Living with the wildlife here can sometimes be like co-existing with a band of marauding barbarians! The defences for the various plants are constantly tested for vulnerabilities. Any weaknesses in those plant defences are ruthlessly exploited by the wildlife. And the wallabies are the most ruthless of all of the wildlife here. Honestly, the average wallaby could teach Alaric I (who is famous for sacking Rome in 410 AD) a trick or two about breaching defences!
Wallabies are like a slightly smaller kangaroo but with darker fur and a more stout build. They also differ from kangaroos in that they are generally lone creatures, whereas kangaroos hang around in groups (called mobs). Most nights there are a couple of wallabies bouncing through the orchard and garden enjoying safe access to feed and water.
The rains and cooler weather have returned after the seemingly never ending hot and dry summer. In a few weeks there should be green growth everywhere. Autumn is similar to spring but usually much shorter and cooler. However until the green growth returns in abundance, the garden and orchard are the primary source of feed for the wildlife living here. Sometimes however, it can be a bit difficult for me to reconcile the cute, and mostly harmless wallabies with the sheer amount of damage they can achieve in the garden and orchard in only a single evening! Every day this week, I’ve discovered new and ever more ingenious outrages that the wallabies have committed in their quest for access to the best feed!
Over the years, many people have advised me that hoop houses are a great idea. A hoop house according to Wikipedia is “is a tunnel made of polyethylene, usually semi-circular, square or elongated in shape” that contains garden beds. They certainly sound like a good idea, and down under the hoops that hold the roof vertical in a semi-circular state, are generally made from very strong polyethylene piping.
I did have a hoop house over the strawberry bed but instead of the plastic covering, I used very heavy duty black bird proof netting to keep out the pesky parrots and other creatures from stealing the strawberries. It is worth mentioning that over the years I have discovered to my horror that everyone (including visitors) and everything else loves strawberries, even the dogs, whom are technically meant to be on my side, but if given the opportunity, will steal the strawberries from that garden bed.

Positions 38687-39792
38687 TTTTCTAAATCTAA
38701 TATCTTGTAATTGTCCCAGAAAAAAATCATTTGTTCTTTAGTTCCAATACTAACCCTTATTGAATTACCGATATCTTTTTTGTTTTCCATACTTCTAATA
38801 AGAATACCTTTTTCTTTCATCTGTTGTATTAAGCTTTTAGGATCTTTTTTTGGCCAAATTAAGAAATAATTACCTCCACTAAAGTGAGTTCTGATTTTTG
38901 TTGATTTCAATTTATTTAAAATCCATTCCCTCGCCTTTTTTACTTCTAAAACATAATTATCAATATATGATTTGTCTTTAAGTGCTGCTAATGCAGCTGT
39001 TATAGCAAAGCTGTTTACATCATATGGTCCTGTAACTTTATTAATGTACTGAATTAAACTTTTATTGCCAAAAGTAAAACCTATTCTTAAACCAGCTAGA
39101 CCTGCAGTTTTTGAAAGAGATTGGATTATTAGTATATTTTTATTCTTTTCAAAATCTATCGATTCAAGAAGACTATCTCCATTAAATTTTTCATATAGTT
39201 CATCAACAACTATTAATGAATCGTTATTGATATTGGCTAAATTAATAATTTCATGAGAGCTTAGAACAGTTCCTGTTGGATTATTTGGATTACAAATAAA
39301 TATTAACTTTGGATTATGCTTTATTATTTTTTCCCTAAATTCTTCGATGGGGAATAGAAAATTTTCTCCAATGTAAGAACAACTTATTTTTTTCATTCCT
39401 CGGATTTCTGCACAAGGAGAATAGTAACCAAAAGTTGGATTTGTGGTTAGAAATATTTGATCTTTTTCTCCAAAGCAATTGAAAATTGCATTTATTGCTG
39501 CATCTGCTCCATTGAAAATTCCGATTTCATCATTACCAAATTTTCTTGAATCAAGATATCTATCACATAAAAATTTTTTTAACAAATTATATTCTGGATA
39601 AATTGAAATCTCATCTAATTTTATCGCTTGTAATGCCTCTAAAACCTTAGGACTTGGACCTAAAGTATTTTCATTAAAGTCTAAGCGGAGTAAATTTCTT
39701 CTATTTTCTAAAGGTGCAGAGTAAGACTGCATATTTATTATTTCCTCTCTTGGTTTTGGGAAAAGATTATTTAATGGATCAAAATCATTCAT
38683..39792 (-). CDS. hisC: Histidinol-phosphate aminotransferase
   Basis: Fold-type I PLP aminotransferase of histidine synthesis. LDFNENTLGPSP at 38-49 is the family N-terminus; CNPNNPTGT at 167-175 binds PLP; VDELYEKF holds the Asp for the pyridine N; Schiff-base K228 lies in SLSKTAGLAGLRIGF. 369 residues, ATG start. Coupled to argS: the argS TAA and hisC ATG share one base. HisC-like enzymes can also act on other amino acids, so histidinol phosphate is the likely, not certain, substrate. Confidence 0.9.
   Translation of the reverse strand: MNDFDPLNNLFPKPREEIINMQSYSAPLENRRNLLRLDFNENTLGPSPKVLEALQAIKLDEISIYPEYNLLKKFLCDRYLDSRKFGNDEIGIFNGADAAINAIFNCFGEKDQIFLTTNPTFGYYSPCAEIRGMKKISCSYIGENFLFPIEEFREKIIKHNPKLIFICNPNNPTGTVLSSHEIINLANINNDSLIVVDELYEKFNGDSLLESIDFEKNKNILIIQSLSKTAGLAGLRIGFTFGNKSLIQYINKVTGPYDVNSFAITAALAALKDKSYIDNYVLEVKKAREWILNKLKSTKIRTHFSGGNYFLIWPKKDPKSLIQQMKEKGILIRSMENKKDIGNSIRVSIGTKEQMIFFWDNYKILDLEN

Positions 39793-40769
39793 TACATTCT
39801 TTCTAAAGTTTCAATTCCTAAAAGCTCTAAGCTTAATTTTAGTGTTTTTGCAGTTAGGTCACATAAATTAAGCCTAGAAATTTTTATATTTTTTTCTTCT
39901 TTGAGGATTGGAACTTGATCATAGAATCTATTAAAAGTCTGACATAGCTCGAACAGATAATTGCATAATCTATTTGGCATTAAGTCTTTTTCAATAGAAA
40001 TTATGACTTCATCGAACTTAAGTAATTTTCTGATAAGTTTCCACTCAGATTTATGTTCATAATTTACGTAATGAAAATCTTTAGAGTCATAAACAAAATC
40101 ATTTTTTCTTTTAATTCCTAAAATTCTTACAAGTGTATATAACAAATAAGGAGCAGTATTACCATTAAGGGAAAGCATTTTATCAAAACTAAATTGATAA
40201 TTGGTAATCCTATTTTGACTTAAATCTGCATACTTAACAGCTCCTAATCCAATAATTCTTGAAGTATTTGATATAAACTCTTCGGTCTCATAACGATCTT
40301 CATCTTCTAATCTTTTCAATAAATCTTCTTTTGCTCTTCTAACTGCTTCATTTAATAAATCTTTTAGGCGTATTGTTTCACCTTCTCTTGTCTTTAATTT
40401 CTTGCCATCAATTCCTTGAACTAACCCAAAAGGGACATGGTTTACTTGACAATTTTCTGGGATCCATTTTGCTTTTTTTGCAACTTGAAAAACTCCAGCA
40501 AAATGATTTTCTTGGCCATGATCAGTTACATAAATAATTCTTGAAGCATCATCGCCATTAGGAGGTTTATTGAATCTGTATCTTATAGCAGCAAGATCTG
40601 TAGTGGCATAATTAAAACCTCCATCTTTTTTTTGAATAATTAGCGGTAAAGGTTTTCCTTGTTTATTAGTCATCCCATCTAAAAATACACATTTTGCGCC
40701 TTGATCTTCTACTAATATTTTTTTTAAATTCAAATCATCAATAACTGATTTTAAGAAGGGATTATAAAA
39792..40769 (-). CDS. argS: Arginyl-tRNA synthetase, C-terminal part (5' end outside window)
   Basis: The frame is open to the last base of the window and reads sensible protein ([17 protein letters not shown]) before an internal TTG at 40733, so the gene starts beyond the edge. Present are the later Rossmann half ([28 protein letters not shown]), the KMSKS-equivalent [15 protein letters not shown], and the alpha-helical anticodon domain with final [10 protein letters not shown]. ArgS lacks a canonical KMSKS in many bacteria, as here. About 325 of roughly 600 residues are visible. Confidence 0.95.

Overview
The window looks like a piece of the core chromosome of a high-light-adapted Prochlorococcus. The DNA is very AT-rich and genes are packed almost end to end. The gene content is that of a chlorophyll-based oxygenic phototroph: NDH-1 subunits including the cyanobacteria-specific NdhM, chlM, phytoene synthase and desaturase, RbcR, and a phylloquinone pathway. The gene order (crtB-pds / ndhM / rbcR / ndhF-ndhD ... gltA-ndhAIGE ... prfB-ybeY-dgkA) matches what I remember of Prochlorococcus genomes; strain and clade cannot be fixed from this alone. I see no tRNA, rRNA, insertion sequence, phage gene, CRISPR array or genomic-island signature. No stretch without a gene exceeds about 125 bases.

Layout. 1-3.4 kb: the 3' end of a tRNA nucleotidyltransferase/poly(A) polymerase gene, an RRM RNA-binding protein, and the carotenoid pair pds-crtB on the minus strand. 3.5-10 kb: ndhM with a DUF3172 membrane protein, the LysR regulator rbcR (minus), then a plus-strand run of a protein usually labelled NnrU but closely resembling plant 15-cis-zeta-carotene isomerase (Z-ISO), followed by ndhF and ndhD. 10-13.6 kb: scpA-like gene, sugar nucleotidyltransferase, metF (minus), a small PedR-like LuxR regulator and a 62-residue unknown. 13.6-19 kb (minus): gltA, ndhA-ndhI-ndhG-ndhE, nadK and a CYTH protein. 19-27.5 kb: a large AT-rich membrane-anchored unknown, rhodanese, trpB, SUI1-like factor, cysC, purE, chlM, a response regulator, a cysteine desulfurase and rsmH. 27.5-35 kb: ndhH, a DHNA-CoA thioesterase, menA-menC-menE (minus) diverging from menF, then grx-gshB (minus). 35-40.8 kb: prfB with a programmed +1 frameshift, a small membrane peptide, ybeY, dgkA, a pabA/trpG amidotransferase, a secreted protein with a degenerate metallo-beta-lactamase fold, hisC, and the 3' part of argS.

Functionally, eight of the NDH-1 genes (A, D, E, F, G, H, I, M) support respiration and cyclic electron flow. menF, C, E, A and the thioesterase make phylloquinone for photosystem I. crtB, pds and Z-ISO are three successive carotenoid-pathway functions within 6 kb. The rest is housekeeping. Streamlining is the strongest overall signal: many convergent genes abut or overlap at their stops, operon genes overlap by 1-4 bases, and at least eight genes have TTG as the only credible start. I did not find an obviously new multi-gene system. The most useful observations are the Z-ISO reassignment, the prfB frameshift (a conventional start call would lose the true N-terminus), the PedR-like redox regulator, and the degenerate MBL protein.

This week however, the wallabies finally breached the outer defences of the strawberry bed and completely ransacked the strawberries! Alaric I would have been proud of the wallabies ransacking efforts!
|The wallabies totally ransacked the strawberry bed|
The wallabies cunning plan for ransacking the strawberry fruit and plants involved jumping onto (remember they can bounce exactly like a kangaroo) and squashing the polyethylene pipes flat to the ground. Once the pipes were on the ground, the wallabies then proceeded to rip holes through the supposedly heavy duty bird netting so that they could consume the autumn strawberry fruit as well as most of the plants. The strawberry enclosure fell to the marauding invaders this week much as Rome fell to Alaric I and his band of marauding wallabies – sorry, I meant Visigoths – way back in 410!
I like strawberries but clearly if I’d like to grow and consume that fruit, something needs to change. So, over the next few months, a brand new, all steel galvanised strawberry enclosure will be constructed. Until then, I will take you, the reader, on a virtual tour of the devastation caused by wallabies at the farm this week…
Marsupial animals whether they be kangaroos, wombats, or wallabies all enjoy the plant French Sorrel. French Sorrel is among the more reliable summer greens and the plant shrugs off the worst of the hot and dry conditions which are a normal part of the summer weather here. Unfortunately, the various marsupials enjoy that plant so much – wherever it is grown on the farm – that I rarely get to consume any of the leaves.
|A wallaby has completely decimated this French Sorrel plant and even left a calling card just to say that Alaric the wallaby was ‘ere|
The wallabies even developed a taste for succulent plants and to the editor’s utter horror a wallaby had left twin foot depressions in the soil of one of the succulent plant beds.
|A wallaby has left twin foot depressions in the soil of one of the succulent plant beds|
And not to mention that the editor’s favourite spikey cactus had been consumed…
|The editor’s favourite cactus had been consumed|
Even the onions are not safe as the wallabies have been eating the very top of those onions. Fortunately the plants will regrow! Maybe the wallabies were after a solid dose of Vitamin C from the onion leaves?
|The wallabies have been consuming the tops of many of the onion plants this week|
Even the unpalatable fruit trees aren’t safe at this time of year. Usually no animal can stomach citrus leaves, but a hungry wallaby will happily undertake the experiment and thus even lemon trees are not safe!
|A wallaby has consumed some of the lower leaves on this Eureka Lemon tree|
Fortunately, the wallabies are no longer able to enter the tomato enclosure because I’m reasonably certain they would eat the tomato plants and fruit and it is worth mentioning that the average wallaby can survive on a diet comprised of 85% bracken fern. That diet would poison and kill most livestock! Wallabies are formidable beasties!